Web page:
A Conversation With Jez Ryan of Mammal Sounds. Josh Idehen's Latest - LEM Vol 253
Located about 4 miles east of downtown Sydney, Australia you find the beautiful (and celebrated) Bondi Beach, where you’ll also find the home of Mammal Sounds and Jez Ryan the charming chap who runs the label. Mammal Sounds a self-proclaimed boutique label caught my attention because a number of their releases and artists have become frequent additions to the LEM playlists., including, Benji Lewis, Lemonade Baby, Golden Vessel, Hotel Decor, and George Gretton. Our ongoing series of chats with indie labels meant we had to learn more about Mammal Sounds and the indie scene in Australia. With the convoluted fourteen-hour-time difference in effect, a Zoom meeting with Jez was scheduled. At nine am, Sydney time, Mr. Ryan was bright and alert with the morning sun beaming through his window, while the night was settling in - the day before on the east coast of America, an engaging conversation began. You’ll hear Jez Ryan’s insights into the Australian music scene and his selections for the show from Lemonade Baby, Daste, Golden Vessel, and Slouch Online. Thank you, Jez and Mammal Sounds. Our dear friend, the very talented Joshua Idehen sent us his latest release. “It’s a new side project”, says Josh, “with celebrated producer Daedelus and composer Miguel Atwood Ferguson it’s called Standing In My Own Way (Part One)”. Josh recently became a very proud father and he has taken to posting gorgeous photos of himself smothering his young child with love. And, I do believe, Standing In My Own Way (Part One) is in part a reflection on the knowledge Josh has garnered from people like me who have congratulated him on becoming a father but have also cautioned him to enjoy every teeny tiny precious moment of his new life as a parent. Much love, Josh.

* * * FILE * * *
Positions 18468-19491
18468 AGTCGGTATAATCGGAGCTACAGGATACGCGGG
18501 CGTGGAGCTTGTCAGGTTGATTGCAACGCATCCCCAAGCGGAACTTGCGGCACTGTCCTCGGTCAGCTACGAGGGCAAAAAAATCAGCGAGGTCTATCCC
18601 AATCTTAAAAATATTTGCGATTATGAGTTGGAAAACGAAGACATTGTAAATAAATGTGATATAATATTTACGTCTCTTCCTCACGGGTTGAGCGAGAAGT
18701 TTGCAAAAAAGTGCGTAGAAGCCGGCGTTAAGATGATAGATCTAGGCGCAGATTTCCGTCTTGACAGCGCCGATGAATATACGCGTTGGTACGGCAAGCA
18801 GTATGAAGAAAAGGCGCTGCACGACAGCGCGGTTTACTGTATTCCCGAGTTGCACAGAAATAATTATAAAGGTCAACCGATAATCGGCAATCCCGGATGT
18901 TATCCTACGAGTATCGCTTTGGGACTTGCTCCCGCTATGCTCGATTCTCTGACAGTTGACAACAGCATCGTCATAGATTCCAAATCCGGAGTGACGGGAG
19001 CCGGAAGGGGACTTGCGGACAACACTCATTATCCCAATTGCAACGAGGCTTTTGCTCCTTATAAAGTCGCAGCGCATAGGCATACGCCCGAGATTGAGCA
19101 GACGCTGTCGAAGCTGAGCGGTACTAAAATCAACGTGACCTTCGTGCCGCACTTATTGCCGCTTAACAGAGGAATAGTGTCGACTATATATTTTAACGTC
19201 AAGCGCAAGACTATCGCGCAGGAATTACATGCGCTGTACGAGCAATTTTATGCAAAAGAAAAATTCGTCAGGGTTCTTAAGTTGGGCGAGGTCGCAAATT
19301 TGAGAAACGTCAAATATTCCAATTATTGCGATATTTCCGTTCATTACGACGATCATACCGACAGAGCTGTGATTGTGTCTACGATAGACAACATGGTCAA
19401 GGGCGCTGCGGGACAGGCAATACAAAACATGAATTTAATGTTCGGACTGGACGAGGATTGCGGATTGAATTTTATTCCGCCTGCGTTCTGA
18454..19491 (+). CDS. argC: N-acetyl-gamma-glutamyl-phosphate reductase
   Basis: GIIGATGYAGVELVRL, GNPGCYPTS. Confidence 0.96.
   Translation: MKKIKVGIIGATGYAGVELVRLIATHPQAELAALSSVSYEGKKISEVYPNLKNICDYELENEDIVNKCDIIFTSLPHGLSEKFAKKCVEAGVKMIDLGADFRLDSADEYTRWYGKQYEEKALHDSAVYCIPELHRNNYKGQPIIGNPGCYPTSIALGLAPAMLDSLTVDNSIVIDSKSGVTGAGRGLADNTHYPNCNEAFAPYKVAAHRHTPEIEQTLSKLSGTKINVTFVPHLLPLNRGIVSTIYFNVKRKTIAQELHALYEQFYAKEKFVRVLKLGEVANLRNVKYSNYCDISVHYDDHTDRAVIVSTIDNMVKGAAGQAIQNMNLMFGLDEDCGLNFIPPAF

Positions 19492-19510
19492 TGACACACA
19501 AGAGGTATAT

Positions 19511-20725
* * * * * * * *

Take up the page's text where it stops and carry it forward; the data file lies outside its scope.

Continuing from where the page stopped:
59:00
October 4, 2021